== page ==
1. 140
2. 150
3. 170
4. 200

54. One of the employees named Aneek scored 185 points. Which of the following CANNOT be true?

1. Aneek worked only in teams T1, T2, T3, and T4
2. Aneek worked only in teams T1, T2, T4, and T5
3. Aneek worked only in teams T2, T3, T4, and T5
4. Aneek worked only in teams T1, T3, T4, and T5

On the face of it, this is a kind of set that I don’t like since it needs more donkey work than reasoning but I know that I am halfway through the test and have got 24 marks by solving 2 out of 4 sets.

I know that I need another 2 out of the remaining 4 to safely clear the cut-off.

Is the set standard? No!

Conditions are neither plugin nor deductive but directions.

Is it a closed set? Yes, all the questions have direct answers and only 1 has additional information.

Non-standard, Directions, Closed.

I know that this set is about putting my head down, concentrating hard and making 5 tables for 5 months.

I will rate this a 7.5 out of 10.

I start with the first condition that each team has one SE more than the next one starting with T1.

What is the total number of SEs? 10.

Math-LR, anyone?

If the lowest one, T5 has x then the rest will x+1, x+2, x+3 and x+4.

5x + 6 = 10

But we have a problem since x cannot be a fraction.

Even if x=1 then 5x+6 will be more than 10.

What does that mean?

T5 has 0 SEs and the rest have 1 SE, 2 SEs, 3 SEs, and 4SEs, totaling up to 10.

The team with the challenging project has 1 more team-member than all the rest.

So if the total number is 20, all the rest are x,x,x,x, and the team with the challenging project is x+1. In other words, four teams with 4 people and the one team with the challenging project having 5 people.

So for Month 1 T1 has the challenging project and hence 5 people, 4 SE + 1 RE. The rest have 3 SE + 1 RE, 2 SE + 2 RE, 1 SE + 3RE and 0 SE + 4 RE.

After this, you just put your head down and do the donkey work of rotating people around the teams as per the directions and you will end up with a rough sheet that looks like this.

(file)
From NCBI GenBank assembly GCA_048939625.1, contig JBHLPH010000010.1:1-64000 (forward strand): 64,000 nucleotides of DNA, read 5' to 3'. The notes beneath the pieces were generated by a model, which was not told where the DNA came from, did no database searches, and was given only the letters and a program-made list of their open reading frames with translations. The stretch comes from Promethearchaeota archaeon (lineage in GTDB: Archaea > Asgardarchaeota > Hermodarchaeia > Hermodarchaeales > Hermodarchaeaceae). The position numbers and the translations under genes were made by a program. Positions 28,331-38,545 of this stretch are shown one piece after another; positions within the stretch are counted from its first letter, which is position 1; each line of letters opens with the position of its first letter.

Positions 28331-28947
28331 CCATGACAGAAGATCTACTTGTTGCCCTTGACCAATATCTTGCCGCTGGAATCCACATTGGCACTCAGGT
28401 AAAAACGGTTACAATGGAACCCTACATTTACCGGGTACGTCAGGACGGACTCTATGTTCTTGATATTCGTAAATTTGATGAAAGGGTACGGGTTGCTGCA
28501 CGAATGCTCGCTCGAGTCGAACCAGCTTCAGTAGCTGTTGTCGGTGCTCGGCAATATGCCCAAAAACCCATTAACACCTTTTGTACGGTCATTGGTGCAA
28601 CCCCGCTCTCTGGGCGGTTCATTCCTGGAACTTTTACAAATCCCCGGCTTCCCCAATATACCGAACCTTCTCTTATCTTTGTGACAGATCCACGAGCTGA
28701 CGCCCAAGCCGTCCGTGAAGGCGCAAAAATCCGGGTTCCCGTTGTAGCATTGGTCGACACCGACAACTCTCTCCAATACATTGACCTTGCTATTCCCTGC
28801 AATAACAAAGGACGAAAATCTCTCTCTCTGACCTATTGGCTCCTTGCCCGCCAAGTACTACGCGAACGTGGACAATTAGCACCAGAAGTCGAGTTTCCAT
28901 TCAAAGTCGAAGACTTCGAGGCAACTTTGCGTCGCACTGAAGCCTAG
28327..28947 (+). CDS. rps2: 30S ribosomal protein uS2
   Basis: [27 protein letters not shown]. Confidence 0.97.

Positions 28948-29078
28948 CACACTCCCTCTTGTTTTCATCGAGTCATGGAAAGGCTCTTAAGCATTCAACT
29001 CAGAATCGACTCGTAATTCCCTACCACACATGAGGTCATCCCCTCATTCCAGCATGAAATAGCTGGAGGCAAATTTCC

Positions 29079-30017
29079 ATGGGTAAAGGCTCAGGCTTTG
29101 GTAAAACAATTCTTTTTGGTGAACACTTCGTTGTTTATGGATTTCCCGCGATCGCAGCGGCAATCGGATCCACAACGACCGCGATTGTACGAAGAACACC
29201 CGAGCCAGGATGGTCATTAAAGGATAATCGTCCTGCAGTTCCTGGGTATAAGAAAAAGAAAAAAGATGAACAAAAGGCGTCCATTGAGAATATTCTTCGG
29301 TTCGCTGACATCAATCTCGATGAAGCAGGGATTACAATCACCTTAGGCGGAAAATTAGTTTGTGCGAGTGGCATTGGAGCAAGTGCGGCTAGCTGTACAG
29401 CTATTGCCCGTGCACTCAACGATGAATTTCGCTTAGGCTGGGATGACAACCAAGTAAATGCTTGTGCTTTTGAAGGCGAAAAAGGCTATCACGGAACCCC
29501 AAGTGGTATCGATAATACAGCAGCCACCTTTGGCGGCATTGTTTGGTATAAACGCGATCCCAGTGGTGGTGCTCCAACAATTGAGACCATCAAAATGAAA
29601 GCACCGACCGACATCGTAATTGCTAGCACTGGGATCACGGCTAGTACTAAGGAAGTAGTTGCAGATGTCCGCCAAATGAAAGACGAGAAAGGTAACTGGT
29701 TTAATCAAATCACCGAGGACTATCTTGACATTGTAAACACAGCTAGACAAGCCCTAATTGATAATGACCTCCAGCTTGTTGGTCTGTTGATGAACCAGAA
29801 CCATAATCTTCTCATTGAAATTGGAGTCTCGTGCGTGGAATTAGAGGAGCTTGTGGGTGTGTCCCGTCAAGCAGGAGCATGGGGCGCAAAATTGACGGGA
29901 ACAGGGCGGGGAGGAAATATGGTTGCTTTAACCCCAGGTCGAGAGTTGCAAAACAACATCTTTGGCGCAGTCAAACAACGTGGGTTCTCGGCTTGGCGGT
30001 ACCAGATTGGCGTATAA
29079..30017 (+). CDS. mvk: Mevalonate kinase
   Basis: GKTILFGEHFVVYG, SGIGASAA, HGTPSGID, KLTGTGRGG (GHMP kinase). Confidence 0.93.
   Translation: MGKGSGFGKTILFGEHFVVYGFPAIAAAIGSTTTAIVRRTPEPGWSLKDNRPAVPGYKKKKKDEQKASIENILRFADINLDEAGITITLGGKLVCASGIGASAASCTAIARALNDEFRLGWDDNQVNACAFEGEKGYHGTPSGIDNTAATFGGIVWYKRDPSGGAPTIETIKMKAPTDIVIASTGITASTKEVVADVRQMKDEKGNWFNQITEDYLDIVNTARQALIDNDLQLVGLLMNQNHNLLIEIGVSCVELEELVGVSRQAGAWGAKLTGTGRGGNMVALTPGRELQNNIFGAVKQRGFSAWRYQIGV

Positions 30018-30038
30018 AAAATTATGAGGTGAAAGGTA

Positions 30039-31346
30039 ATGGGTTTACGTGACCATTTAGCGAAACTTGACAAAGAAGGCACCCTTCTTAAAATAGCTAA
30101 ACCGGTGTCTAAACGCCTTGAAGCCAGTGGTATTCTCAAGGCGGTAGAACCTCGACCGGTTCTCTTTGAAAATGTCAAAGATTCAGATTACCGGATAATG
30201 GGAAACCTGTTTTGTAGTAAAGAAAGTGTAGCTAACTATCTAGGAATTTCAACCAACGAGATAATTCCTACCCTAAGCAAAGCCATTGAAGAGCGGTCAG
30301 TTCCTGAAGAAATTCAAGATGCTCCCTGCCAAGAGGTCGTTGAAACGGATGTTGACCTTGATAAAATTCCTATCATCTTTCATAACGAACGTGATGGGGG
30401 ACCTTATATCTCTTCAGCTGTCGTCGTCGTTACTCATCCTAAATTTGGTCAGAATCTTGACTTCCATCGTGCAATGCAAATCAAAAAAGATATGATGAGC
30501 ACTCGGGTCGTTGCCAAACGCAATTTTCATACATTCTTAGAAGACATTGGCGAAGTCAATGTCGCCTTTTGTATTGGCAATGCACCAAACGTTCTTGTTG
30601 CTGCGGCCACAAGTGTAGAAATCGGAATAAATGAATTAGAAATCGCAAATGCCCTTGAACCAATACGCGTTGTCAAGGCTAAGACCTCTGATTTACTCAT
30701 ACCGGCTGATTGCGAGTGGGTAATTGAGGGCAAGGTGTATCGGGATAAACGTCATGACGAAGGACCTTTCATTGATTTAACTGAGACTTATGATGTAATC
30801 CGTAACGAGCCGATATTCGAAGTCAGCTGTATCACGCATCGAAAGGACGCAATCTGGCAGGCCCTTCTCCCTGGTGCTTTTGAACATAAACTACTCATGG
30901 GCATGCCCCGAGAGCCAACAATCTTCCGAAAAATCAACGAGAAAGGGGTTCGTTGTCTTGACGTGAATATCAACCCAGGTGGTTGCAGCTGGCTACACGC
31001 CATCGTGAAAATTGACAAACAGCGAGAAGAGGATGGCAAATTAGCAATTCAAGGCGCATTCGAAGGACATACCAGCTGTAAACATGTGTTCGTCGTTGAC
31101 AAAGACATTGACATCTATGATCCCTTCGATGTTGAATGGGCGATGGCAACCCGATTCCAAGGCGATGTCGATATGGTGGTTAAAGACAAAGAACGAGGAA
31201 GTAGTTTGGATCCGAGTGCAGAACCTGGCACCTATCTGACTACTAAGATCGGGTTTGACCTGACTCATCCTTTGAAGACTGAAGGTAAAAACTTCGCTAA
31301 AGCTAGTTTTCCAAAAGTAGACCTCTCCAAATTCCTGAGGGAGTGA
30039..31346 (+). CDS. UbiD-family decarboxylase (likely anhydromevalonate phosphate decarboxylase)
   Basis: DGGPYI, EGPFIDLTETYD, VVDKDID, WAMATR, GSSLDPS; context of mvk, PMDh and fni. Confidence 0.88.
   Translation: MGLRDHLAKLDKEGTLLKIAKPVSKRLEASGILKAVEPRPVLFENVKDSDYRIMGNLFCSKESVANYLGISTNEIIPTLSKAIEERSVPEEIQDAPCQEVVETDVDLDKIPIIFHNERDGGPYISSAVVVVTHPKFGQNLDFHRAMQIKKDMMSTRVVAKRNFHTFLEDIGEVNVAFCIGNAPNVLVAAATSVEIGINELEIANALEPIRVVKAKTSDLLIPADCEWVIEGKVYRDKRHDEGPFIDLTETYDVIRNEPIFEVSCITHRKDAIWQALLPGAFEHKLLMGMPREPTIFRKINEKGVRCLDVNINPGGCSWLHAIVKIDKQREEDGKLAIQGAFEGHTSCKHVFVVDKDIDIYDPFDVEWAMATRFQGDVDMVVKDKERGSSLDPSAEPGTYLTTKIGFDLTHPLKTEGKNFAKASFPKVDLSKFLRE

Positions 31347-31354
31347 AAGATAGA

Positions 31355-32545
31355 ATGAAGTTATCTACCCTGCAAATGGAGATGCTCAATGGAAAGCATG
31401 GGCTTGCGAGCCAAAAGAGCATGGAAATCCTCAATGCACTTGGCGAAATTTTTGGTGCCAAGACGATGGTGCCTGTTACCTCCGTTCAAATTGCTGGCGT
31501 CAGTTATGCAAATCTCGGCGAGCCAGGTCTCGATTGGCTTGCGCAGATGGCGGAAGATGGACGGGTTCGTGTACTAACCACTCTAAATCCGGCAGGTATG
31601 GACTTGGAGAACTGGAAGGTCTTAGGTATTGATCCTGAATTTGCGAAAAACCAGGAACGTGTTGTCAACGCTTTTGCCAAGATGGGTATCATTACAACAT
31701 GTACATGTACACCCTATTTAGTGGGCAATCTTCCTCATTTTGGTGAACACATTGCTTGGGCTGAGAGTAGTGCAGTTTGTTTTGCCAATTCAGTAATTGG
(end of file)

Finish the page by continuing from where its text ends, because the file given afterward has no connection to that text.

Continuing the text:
I suggest doing this on your own to see how prone you are to making silly mistakes.

Questions 51 & 52: The first two questions are just about marking the answer from the table.

The next two are classic Math-LR.

Question 53: An engineer can get either get 40 points

• by being part of a 5-member team on a challenging project that gets 200 points in total or

25 points

• by being part of a 4-member team on a regular project that gets 100 points in total

So all the question is asking you to do is to see which number cannot be made with 40s and 25s.

The maximum is all 40s or 200 points. Any number less than that is a combination of 25s and 40.

So what will I do?

I’ll remove 40 or multiples of 40 from each option and see if the remainder is divisible by 25. Or I can remove 25 or multiples of 25 and see if the balance is divisible by 40.

Option 1, remove 40 from 140 and 100 is divisible by 25.

Option 2, remove 40, 80 or 120 from 150 but the remainder is not divisible by 25. Hence this is your answer.

Question 54: If Aneek scored 185 points then he should have scored four 40s and one 25. So he was one 4 challenging projects and one 1 regular project.

If every month starting with T1, the next team was given a challenging project then it means that Aneek moved on to the next team every month except for one month.

Now you go by options and see which one is not possible.

Option 4 is not possible since there is no direct exchange between T1 to T3. There is no way Aneek can go from T1 to T3 without going through T2.

This set will if done properly ensuring that you make no error will at the maximum take 15 minutes for 12 marks.

So we are around the 45-minute mark with 36 marks in hand.

## The Platform Set

In a square layout of size 5m × 5m, 25 equal sized square platforms of different heights are built. The heights (in meters) of individual platforms are as shown below:

Individuals (all of the same height) are seated on these platforms. We say an individual A can reach art individual B if all the three following conditions are met:

1. A and B are In the same row or column
2. A is at a lower height than B
3. If there is/are any individuals (s) between A and B, such individual(s) must be at a height lower than that of A.

Thus in the table given above, consider the Individual seated at height 8 on 3rd row and 2nd column. He can be reached by four individuals. He can be reached by the individual on his left at height 7, by the two individuals on his right at heights of 4 and 6 and by the individual above at height 5.